Associate Professor of English
BioVaughn Rasberry studies African American literature, global Cold War culture, the European Enlightenment and its critics, postcolonial theory, and philosophical theories of modernity. As a Fulbright scholar in 2008-09, he taught in the American Studies department at the Humboldt University Berlin and lectured on African American literature throughout Germany. His current book project, Race and the Totalitarian Century, questions the notion that desegregation prompted African American writers and activists to acquiesce in the normative claims of postwar liberalism. Challenging accounts that portray black cultural workers in various postures of reaction to larger forces--namely U.S. liberalism or Soviet communism--his project argues instead that many writers were involved in a complex national and global dialogue with totalitarianism, the defining geopolitical discourse of the twentieth century.
His article, "'Now Describing You': James Baldwin and Cold War Liberalism," appears in an edited volume titled James Baldwin: America and Beyond (University of Michigan Press, 2011). A review essay, "Black Cultural Politics at the End of History," appears in the winter 2012 issue of American Literary History. An article, "Invoking Totalitarianism: Liberal Democracy versus the Global Jihad in Boualem Sansal's The German Mujahid," appears in the spring 2014 special issue of Novel: a Forum on Fiction. For Black History Month, he published an op-ed essay, "The Shape of African American Geopolitics," in Al Jazeera English.
An Annenberg Faculty Fellow at Stanford (2012-14), he has also received fellowships from the Schomburg Center for Research in Black Culture and the Humanities Center at the University of Pittsburgh.
Vaughn also teaches in collaboration with the Center for Comparative Studies in Race and Ethnicity (CCSRE) and the programs in Modern Thought and Literature, African and African American Studies, and American Studies.
McGregor-Girand Professor of Social Ethics of Science and Technology, Senior Fellow at the Stanford Institute for HAI. Professor, by courtesy, of Education, of Philosophy and Senior Fellow, by courtesy, at FSIOn Leave from 10/01/2023 To 06/30/2024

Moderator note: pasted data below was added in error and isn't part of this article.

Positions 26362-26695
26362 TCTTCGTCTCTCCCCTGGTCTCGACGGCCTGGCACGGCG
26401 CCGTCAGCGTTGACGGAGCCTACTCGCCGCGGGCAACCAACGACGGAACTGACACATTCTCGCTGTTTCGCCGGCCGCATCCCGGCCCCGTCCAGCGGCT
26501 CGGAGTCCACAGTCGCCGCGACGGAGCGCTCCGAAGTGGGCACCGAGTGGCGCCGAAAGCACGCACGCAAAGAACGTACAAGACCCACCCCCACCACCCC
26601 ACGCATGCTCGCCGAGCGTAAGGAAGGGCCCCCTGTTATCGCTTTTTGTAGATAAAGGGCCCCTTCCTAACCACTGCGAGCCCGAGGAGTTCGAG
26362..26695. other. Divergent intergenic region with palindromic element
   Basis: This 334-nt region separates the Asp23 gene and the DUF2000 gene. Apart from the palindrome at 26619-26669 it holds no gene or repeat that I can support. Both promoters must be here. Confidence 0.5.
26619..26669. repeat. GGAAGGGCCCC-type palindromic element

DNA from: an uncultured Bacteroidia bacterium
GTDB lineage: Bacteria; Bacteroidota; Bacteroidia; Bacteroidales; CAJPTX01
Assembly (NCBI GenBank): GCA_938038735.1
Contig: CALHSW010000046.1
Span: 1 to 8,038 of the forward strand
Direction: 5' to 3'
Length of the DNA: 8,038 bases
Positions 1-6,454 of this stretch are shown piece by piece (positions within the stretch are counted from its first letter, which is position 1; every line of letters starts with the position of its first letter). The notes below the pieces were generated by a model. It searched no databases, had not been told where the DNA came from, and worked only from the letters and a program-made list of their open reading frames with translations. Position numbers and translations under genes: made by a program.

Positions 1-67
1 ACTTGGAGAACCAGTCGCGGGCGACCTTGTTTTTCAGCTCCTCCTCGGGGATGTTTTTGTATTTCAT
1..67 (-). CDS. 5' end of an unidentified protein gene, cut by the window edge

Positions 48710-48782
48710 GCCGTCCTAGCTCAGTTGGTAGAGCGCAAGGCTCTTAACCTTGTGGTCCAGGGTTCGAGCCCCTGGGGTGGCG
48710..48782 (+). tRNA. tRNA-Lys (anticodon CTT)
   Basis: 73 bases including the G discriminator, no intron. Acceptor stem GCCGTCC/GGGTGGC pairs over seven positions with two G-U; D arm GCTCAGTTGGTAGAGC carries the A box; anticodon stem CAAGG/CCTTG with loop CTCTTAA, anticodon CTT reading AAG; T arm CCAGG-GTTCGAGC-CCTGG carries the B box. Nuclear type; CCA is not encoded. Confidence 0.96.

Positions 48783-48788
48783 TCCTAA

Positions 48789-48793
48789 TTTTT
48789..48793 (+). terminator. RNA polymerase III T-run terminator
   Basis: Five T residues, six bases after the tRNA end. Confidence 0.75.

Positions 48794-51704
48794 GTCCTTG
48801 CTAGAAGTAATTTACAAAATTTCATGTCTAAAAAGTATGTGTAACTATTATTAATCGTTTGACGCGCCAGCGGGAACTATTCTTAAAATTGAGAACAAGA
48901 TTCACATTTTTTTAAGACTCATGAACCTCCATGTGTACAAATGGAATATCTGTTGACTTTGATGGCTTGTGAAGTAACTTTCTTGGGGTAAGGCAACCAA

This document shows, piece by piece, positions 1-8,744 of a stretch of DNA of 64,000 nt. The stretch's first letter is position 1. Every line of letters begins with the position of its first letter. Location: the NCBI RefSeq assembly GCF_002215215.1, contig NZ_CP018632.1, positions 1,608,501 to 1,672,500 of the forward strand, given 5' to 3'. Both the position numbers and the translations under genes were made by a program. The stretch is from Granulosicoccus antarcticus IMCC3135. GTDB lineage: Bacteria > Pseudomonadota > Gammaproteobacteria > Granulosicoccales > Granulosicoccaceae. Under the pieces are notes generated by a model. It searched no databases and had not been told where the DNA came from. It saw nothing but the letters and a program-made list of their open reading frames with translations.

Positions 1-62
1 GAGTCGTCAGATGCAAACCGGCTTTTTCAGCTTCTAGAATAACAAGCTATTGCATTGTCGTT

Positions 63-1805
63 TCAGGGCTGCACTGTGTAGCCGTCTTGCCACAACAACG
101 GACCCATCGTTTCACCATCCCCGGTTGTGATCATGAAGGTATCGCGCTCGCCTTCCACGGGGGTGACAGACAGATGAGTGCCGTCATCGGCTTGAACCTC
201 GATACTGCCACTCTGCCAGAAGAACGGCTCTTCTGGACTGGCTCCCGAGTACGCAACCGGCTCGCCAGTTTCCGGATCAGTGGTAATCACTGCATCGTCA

BioRob Reich is professor of political science and, by courtesy, professor of philosophy and at the Graduate School of Education. He is a co-director of the Center on Philanthropy and Civil Society (publisher of the Stanford Social Innovation Review), and associate director of the Institute for Human-Centered Artificial Intelligence. He was faculty director at the Center for Ethics in Society for eight years, and he continues to lead its ethics and technology initiatives.
His scholarship in political theory engages with the work of social scientists and engineers. His newest work is on ethics and AI. His most recent books are System Error: Where Big Tech Went Wrong and How We Can Reboot (with Mehran Sahami and Jeremy M. Weinstein, HarperCollins 2021) and Digital Technology and Democratic Theory (edited with Lucy Bernholz and Hélène Landemore, University of Chicago Press 2021). He has also written widely about philanthropy, including Just Giving: Why Philanthropy is Failing Democracy and How It Can Do Better (Princeton University Press, 2018) and Philanthropy in Democratic Societies: History, Institutions, Values (edited with Chiara Cordelli and Lucy Bernholz, University of Chicago Press, 2016). His early work is focused on democracy and education, including Bridging Liberalism and Multiculturalism in American Education (University of Chicago Press, 2002) and Education, Justice, and Democracy (edited with Danielle Allen, University of Chicago Press, 2013). He has written for the New York Times, Washington Post, Wired, The Guardian, and the Stanford Social Innovation Review.
Rob is the recipient of multiple teaching awards, including the Walter J. Gores award, Stanford’s highest honor for teaching. He was a sixth grade teacher at Rusk Elementary School in Houston, Texas before attending graduate school. He is a board member of the magazine Boston Review, of Giving Tuesday, and at the Spencer Foundation.
Frances and Charles Field Professor of History
BioJessica Riskin received her B.A. from Harvard University and her Ph.D. from the University of California at Berkeley. She taught at MIT before coming to Stanford, and has also taught at Iowa State University and at Sciences Po, Paris. Her research interests include early modern science, politics and culture and the history of scientific explanation.
Riskin is the author of Science in the Age of Sensibility: The Sentimental Empiricists of the French Enlightenment (2002), which won the American Historical Association's J. Russell Major Prize for best book in English on any aspect of French history, and the editor of Genesis Redux: Essays in the History and Philosophy of Artificial Life (2007) and, with Mario Biagioli, of Nature Engaged: Science in Practice from the Renaissance to the Present (2012). She is also the author of The Restless Clock: A History of the Centuries-Long Debate over What Makes Living Things Tick (2016), which won the 2021 Patrick Suppes Prize in the History of Science from the American Philosophical Society.